Thomas DeBaggio, a nationally prominent herb grower and gardening author who became a defiant and poignant voice for fellow Alzheimer's patients, died of the disease Monday at an Annandale, Va., nursing home. He was 69.
After a brief journalism career DeBaggio found himself with little income and a young family to support. He started selling tomato seedlings he raised from his garden in Arlington County, Va.
By 1975, the adventure had developed into a nursery run from greenhouses at his home, where he raised thousands of cuttings of lavender, rosemary, mint, scented geraniums and other plants.
Patrons and gardening writers flocked to the home, drawn by the aromatherapy experience of entering the greenhouse and the astonishing range of varieties that DeBaggio grew.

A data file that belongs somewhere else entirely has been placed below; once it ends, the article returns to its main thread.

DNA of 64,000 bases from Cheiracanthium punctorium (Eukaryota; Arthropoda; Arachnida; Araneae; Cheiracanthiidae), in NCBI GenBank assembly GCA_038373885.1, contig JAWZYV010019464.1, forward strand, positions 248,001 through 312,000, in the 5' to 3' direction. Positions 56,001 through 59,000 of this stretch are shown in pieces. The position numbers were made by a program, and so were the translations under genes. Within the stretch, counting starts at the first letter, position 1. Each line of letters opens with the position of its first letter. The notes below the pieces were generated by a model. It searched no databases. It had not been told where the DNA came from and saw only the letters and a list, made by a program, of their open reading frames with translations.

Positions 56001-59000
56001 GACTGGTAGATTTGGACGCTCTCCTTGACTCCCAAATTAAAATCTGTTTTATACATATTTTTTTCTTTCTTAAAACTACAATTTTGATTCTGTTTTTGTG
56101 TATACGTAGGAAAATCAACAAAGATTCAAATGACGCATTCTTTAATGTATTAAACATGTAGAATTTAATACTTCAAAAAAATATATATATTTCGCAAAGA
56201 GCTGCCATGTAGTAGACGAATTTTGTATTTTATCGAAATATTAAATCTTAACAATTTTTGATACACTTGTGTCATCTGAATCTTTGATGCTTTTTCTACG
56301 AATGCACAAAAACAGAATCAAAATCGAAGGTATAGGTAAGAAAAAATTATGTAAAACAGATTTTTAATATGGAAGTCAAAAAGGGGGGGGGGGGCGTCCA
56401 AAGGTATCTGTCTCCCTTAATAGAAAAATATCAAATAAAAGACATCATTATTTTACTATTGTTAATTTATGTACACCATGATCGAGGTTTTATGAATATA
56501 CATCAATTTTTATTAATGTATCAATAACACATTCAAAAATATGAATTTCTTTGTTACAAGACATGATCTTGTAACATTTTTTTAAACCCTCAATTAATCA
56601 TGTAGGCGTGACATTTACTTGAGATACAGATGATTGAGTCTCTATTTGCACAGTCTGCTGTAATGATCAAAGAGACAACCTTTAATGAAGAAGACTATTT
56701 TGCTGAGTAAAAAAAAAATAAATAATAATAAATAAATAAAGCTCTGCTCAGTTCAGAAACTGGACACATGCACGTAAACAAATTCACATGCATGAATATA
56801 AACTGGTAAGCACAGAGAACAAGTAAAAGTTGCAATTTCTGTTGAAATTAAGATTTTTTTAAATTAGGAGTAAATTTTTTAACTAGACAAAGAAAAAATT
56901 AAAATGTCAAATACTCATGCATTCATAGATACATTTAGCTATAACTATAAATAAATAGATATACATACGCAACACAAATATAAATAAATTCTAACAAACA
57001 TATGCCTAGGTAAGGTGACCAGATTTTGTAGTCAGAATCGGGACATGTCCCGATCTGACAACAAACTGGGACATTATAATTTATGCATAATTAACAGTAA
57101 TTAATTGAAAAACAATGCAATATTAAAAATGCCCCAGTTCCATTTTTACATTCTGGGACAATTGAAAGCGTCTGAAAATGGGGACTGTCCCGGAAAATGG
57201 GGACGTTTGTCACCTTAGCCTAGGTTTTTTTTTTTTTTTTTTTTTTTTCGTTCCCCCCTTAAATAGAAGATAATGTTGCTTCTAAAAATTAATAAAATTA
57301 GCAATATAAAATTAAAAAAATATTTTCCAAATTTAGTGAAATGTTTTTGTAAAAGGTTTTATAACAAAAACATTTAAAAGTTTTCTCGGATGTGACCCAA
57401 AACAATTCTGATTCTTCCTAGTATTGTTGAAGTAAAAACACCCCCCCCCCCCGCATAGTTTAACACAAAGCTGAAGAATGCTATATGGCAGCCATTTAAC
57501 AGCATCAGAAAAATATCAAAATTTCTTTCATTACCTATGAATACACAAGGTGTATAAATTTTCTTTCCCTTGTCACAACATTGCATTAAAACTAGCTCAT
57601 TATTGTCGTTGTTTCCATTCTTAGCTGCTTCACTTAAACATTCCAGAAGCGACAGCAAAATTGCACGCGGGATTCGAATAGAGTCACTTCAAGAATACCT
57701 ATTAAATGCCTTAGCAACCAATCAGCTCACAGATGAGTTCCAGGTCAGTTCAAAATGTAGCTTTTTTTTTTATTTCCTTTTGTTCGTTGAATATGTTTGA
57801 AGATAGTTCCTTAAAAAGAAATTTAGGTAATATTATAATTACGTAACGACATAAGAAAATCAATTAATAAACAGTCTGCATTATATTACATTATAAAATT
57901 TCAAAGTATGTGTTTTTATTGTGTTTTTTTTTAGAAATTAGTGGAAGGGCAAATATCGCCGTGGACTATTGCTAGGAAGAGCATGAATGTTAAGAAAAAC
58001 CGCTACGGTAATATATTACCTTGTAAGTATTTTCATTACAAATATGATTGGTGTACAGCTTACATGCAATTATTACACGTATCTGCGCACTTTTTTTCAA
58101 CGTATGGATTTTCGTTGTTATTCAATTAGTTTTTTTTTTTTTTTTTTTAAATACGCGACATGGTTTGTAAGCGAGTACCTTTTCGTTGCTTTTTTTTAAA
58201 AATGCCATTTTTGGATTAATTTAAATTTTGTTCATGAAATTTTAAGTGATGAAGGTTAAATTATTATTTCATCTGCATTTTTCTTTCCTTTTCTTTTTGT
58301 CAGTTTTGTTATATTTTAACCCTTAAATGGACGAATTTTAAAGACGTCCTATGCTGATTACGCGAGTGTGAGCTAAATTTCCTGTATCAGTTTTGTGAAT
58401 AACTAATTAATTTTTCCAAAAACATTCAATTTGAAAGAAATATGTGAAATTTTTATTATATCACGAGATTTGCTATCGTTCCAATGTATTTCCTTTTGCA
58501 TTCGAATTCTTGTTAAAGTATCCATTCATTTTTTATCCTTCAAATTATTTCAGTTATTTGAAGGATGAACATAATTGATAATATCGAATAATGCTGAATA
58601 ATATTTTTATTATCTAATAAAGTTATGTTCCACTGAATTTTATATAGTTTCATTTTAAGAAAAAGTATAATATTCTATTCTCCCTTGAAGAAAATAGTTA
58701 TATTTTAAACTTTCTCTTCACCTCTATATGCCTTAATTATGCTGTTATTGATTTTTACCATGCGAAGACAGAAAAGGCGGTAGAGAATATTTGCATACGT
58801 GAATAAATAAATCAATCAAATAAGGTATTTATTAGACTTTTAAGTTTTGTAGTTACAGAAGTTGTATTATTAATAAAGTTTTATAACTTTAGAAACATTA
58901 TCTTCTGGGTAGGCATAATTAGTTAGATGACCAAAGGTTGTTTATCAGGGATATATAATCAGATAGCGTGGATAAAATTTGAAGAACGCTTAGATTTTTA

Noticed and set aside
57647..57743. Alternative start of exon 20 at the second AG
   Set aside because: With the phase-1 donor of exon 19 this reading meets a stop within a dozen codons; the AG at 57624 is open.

DeBaggio wrote or co-wrote several well-regarded books about herbs. Even while consumed by the business, he channeled his need to write by penning a column in the nursery's catalog.
In the spring 2000 nursery catalog, he began to note periodic moments of confusion and forgetfulness. "The seeds become familiar companions as I teeter on the cusp of spring," he wrote. "It is at this time of year that I become acutely aware of the trembling life that is within me, as well as in the seed."
He had been diagnosed with early-onset Alzheimer's - a rare disorder that affects those younger than 65. But DeBaggio decided to confront the degenerative brain disease by going public about it.
He appeared on Oprah Winfrey's TV talk show. His journey into darkness was chronicled by National Public Radio. And he wrote two books about his life and the effects of the disease, "Losing My Mind" (2002) and "When It Gets Dark" (2003).